The transformative capacity of spoken word

by Onyinyechi Jessica Ogwumike

Kevin Coval is the founder of Young Chicago Authors’ Louder Than A Bomb (LTAB),  a Chicago-based youth poetry festival (the largest in the nation), and an editor of the newly released poetry anthology The BreakBeat Poets: New American Poetry in the Age of Hip-Hop. His talk on Friday began with identifying his audience, those who “plan to use your body and organize other bodies to make your communities a fresher and more equitable space for other bodies.”

In this identity, in our dedication to the vital inhabitants who share our skin-bound existence, we are kin with Coval, who retold his story of founding LTAB in an effort to better Chicago. He began in 1987, when a young Coval began to listen to hip-hop, which he described as both a “new utterance,” and, in borrowing the wisdom of his great friend KRS-1, “one of the most ancient utterances” in the same vein as graffiti art.

“Women would take berries in their mouths, put their hands on walls and spray - like aerosol,” Coval said.

This spirit of illustration permeated the entirety of Kevin Coval’s talk. The talk was an experience in discovering narrative form, in discovering storytelling, and how pertinent community is to that endeavour.

Hip-hop, for adolescent Coval, was explorative. In the vein of the Afro-diasporic tradition of call and respond, “hip-hop is invitation.” In hip-hop, Coval found a motivation to “put pen to paper” and create working/middle class portraiture, which is another epithet with which hip-hop can be identified.

As he listened and created, Coval began to direct energy into finding more “hip-hop heads.” He illustrates this experience of building as he reads from The BreakBeat Poets, a work entitled “Molemen Beat Tapes.” In the piece, he describes the filling backseat of his mom’s Dodge as he traverses Chicago Street and beat. He ties his narrative of finding fellows in his craft to the spacemaking efforts of other Chicago musical revolutions such as house music, in which queer people of color found solace in the 1980s.

Kevin Coval’s “pedagogy” for spacemaking developed out of his time navigating Chicago open mics. During his first class, he remembers spending his time dissecting Lauryn Hill’s lines in The Fugees’ second release The Score. The friend who had invited Coval to teach the class, Eboo Patel, remarked that he had never seen students so engaged around language. In this way, Coval learned to conduct a space, he “started to ask incredibly simple questions in a public space,” and then engaged in a deep and honest listening.

The “pedagogy” Coval developed meant standing in a space and asking its inhabitants what they hope about, dream about, and fear about, because that is how you conduct self-education. He asks what it looks like looking out of your bedroom window, because if you experience fear at the sight of seeing a Starbucks go up, if you’re met with fear walking down the street at night as a woman, that speaks to the global maintenance of hegemonic structures such as white supremacy and patriarchy. Coval mentioned how in his time community-building he’d been commonly referred to as “that white kid,” in this way hip-hop makes whiteness visible where it generally has the luxury of slipping quietly into the acquired default. Hip-hop asks its students simple questions, listens, and then asks you to represent your experiences in a new setting.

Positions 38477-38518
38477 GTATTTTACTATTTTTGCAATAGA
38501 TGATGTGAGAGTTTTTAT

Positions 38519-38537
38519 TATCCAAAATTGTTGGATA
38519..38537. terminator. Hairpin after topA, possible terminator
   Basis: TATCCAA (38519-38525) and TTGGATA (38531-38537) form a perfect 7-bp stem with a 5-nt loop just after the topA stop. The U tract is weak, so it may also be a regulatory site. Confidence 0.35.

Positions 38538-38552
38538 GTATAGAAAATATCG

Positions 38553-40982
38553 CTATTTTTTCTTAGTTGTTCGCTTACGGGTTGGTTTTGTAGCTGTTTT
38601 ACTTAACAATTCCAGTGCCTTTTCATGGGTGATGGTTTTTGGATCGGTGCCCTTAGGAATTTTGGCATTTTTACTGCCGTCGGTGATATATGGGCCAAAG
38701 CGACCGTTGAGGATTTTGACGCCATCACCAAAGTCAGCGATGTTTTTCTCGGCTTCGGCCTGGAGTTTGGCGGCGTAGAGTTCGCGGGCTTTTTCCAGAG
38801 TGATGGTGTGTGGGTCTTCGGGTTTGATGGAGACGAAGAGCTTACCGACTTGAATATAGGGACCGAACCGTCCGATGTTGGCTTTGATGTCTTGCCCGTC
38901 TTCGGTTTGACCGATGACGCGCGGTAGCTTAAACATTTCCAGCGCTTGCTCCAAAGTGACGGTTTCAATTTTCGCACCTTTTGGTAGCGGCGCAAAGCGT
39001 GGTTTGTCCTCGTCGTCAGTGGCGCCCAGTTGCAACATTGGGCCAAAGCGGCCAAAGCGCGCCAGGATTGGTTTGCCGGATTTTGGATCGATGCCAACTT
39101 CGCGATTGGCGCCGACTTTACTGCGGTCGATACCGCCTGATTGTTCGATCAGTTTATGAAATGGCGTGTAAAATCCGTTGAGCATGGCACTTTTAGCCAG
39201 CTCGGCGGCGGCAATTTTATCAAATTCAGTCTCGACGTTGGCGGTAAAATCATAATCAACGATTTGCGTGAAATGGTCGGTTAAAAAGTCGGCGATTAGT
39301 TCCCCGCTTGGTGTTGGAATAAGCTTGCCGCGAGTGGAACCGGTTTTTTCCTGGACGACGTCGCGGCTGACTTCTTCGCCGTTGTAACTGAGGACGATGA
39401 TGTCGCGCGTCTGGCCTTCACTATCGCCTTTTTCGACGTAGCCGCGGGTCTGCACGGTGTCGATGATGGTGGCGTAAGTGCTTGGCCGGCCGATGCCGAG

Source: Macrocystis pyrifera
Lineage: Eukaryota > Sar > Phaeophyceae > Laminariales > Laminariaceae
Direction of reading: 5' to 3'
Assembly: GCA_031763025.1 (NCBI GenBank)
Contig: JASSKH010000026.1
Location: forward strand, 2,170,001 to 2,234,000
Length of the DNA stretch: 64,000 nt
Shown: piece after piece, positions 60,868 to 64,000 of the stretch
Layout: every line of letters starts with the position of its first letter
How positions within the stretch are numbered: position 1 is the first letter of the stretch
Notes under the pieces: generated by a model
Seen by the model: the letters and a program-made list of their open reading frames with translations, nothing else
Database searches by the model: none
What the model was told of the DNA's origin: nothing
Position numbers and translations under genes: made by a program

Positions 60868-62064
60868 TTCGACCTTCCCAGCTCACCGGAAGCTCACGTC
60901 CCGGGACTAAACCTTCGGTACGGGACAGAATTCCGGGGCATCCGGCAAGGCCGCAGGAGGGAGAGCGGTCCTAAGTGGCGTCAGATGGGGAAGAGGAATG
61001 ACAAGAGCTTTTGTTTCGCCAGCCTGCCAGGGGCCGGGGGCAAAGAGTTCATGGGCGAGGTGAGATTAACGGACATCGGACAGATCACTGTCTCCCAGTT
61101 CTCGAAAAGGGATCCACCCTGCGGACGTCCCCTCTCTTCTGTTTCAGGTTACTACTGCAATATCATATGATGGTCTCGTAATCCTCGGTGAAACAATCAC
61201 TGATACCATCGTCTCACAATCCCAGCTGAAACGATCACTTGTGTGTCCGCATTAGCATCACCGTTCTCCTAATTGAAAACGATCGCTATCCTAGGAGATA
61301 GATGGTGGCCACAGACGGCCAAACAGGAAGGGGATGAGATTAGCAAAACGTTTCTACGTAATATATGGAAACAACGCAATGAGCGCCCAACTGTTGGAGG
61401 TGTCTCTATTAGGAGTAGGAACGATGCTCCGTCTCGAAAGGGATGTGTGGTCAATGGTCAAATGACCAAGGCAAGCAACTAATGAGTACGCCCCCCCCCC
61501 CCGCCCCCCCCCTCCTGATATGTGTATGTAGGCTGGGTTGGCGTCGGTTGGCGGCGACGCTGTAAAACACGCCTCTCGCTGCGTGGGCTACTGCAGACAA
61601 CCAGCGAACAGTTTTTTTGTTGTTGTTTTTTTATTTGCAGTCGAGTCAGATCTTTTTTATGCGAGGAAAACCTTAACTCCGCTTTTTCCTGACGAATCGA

Disrupting the setting psychologically and narratively, is key to the radical dismantling of Chicago racial segregation. 2001, when LTAB was first hosted, was a year of, “a fear, a paranoia, of all this hegemonic blabber of what the world was, [Coval and his community] started to want to do something else because [they] knew the dominant narrative was whack.”

They decided to organize themselves and created Louder Than A Bomb. Coval also described his decision to name the festival after the classic Public Enemy line.

“The tools we use to create are more powerful than the weapons of dehumanization and all the boundaries the Chicago urban planner could throw at [us],” Coval said.

Coval explained that the festival meant emerging new writers would finally meet each other. They were changing school cultures; suddenly these “hyperliterate” kids were being treated like star athletes. Young people were beginning to traverse Chicago in a new way. This was a very intentional process for Coval and his team, combatting train lines and red lines; he was changing culture and thus changing politics, which facilitates the kind of revolutionary spacial relationships that allow a community to overthrow incongruent leadership (as in the case of  #ByeAnita and #ByeRahm). This change in politics has the potential to introduce a change in policies, but it starts with doing work to create equitable and just spaces for our own bodies.

The delegate beside me, Jephtaph Acheampong, from New York via Ghana, told me that he “began performing poetry once [he] got in the states,” and in this way, he and I are both small members of this growing movement of sonically engaging with poetry. Coval unhinges the concept of size when it comes to engagement, especially at this conference.

“To share a small idea is a privilege, because every small idea has the ability to build.”

 

Onyinyechi Jessica Ogwumike is a member of the Global Engagement Staff. A full video of Kevin Coval's talk, The Breakbeat Poets, will be available online following the Summit. Follow the GES blog and social media outlets for summaries, recaps and reflections on all Summit events.